Higher, faster, richer: East End businessman sitting on Olympic gold

Lance Forman fought to keep his family firm in Stratford – now he has a priceless view of the 2012 stadium

"If you want to dance with a Czech shotputter this is the place to do it," claims former chartered accountant Lance Forman. It is an unlikely boast to make in an salmon smoking factory in the middle of the east end of London, but it is not altogether infeasible.

The fourth generation salmon smoker is gazing out from the sun- drenched terrace of his factory on the hottest day of the year so far, and if a Czech shotputter were on hand, it would not be completely inconceivable for them to launch said shotput straight into the Olympic Stadium, which sits imposingly just over the canal.

Having fought tooth and nail with the Olympic authorities to keep his business going, Mr Forman's fish smoking factory is now the closest building to the Olympic Park, and he stands to make a vast sum renting his enviable vista to international broadcasters and corporate hospitality providers.

Like his father, grandfather and great grandfather before him, Mr Forman runs the Forman and Son salmon smoking business in Stratford. He now has a brand new factory and international broadcasters are clamouring to buy up a slice of his view.

He plans to build a nine-storey temporary venue on a currently vacant acre next door, complete with a night club (Czech shotputters will be allowed in free), corporate hospitality suites, 100m television screen – "the biggest in history" – and a fleet of eight Sunseeker yachts moored in the canal below. "Broadcasters might like to do their breakfast programmes from onboard the yachts," he speculates.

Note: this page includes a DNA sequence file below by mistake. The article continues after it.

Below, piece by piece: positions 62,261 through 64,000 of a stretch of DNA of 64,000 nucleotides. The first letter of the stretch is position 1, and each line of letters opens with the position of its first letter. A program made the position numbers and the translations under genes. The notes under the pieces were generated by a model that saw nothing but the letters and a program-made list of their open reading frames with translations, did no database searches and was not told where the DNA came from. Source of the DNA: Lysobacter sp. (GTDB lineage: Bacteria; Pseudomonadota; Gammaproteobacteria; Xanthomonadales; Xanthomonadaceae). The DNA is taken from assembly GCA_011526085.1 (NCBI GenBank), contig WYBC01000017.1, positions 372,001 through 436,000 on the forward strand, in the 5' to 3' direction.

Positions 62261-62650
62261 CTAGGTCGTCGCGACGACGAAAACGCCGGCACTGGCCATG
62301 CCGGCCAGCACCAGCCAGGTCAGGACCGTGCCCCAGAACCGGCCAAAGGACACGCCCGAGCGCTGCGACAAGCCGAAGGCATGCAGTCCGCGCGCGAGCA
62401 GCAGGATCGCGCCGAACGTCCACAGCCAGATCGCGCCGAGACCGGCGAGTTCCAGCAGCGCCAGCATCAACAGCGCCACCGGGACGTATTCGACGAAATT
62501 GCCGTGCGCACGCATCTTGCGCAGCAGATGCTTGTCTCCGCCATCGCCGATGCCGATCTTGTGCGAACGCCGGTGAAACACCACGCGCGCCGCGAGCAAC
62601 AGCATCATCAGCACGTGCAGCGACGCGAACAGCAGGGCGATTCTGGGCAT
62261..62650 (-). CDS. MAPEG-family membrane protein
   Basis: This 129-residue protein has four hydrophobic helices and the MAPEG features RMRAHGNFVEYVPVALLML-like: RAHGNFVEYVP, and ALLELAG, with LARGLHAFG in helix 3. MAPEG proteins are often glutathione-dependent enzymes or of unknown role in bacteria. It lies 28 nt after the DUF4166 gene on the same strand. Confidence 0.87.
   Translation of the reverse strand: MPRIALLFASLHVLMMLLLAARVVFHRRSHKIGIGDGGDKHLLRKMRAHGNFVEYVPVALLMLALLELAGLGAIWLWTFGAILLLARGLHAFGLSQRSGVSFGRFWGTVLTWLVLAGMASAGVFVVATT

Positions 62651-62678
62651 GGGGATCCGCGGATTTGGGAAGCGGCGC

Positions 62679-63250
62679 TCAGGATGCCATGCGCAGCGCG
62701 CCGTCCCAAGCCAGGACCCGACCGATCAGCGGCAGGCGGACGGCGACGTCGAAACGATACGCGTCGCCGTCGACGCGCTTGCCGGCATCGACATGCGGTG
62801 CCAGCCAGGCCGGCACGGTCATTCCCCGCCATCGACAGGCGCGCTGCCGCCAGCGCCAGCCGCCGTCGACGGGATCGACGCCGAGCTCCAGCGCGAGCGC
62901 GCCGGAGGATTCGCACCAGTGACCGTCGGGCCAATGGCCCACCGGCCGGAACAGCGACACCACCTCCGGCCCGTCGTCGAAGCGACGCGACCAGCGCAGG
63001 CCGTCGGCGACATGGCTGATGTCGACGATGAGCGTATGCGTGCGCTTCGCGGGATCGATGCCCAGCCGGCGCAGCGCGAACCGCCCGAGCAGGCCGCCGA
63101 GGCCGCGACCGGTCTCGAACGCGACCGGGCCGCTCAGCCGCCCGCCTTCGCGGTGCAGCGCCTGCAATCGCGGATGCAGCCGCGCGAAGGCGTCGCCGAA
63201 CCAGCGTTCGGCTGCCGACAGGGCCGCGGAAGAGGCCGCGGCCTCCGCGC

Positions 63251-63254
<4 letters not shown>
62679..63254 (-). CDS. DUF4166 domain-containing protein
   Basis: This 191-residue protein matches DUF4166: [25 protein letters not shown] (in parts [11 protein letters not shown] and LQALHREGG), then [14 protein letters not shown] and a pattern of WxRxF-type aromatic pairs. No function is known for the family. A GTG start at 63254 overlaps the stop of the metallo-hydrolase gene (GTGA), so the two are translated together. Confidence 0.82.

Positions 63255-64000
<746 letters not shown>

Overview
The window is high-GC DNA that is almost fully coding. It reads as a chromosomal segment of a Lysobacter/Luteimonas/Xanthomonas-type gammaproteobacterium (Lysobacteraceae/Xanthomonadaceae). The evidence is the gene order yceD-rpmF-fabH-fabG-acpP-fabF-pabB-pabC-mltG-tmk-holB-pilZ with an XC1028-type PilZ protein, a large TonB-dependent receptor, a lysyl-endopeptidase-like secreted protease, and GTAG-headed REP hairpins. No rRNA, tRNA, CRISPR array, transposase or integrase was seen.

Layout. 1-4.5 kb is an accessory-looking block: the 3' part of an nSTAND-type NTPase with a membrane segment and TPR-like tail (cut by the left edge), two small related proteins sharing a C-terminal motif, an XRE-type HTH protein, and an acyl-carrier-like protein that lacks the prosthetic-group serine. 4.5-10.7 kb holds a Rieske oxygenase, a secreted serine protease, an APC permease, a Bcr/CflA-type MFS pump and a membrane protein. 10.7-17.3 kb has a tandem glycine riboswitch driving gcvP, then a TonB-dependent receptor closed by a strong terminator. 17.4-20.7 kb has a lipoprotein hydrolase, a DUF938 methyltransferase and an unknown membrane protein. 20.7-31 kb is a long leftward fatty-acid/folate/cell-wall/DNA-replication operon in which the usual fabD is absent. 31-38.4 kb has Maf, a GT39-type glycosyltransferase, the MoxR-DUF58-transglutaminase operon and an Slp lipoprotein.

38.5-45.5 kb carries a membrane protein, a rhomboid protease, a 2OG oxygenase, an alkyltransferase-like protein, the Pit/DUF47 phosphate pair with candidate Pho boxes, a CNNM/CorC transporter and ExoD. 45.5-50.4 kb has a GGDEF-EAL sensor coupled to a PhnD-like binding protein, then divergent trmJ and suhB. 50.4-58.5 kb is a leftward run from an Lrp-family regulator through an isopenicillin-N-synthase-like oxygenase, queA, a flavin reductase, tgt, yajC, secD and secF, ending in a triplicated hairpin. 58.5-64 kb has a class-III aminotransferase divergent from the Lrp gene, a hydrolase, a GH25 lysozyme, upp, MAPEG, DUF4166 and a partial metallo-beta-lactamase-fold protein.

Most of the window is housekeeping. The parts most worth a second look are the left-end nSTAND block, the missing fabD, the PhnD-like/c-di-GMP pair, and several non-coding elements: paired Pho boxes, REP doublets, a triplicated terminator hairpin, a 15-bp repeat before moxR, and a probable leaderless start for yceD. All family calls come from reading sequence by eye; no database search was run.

Eighty-five people work at Forman's Fish Island, where between two and three tons of salmon are delivered every morning, to be filleted, smoked and dispatched everywhere from Fortnum & Mason to Buckingham Palace. As well as the fish smoking factory it has a restaurant, art gallery and several conference spaces which have hosted fashion shows and product launches.

Mr Forman has now hired the former FA chief executive Brian Barwick and former chief operating officer of England's 2018 World Cup bid, Simon Johnson, to represent the company in discussions with broadcasters interested in using the venue as a television studio during the Games.

"We hope to have 10 or 20 major international broadcasters using our studio space," Mr Johnson says. "Of course there is the International Broadcast Centre, but that is an enclosed space. There are no views of the Olympic site from inside there. Plus, only officially licensed broadcasters can use it.

"The likes of Sky, ITN, ESPN, they will not be allowed to use the broadcast centre's facilities. Come the Olympics, every broadcaster in every nation around the world will want to be broadcasting from London. What we're offering is the best view of the Olympic Stadium anywhere."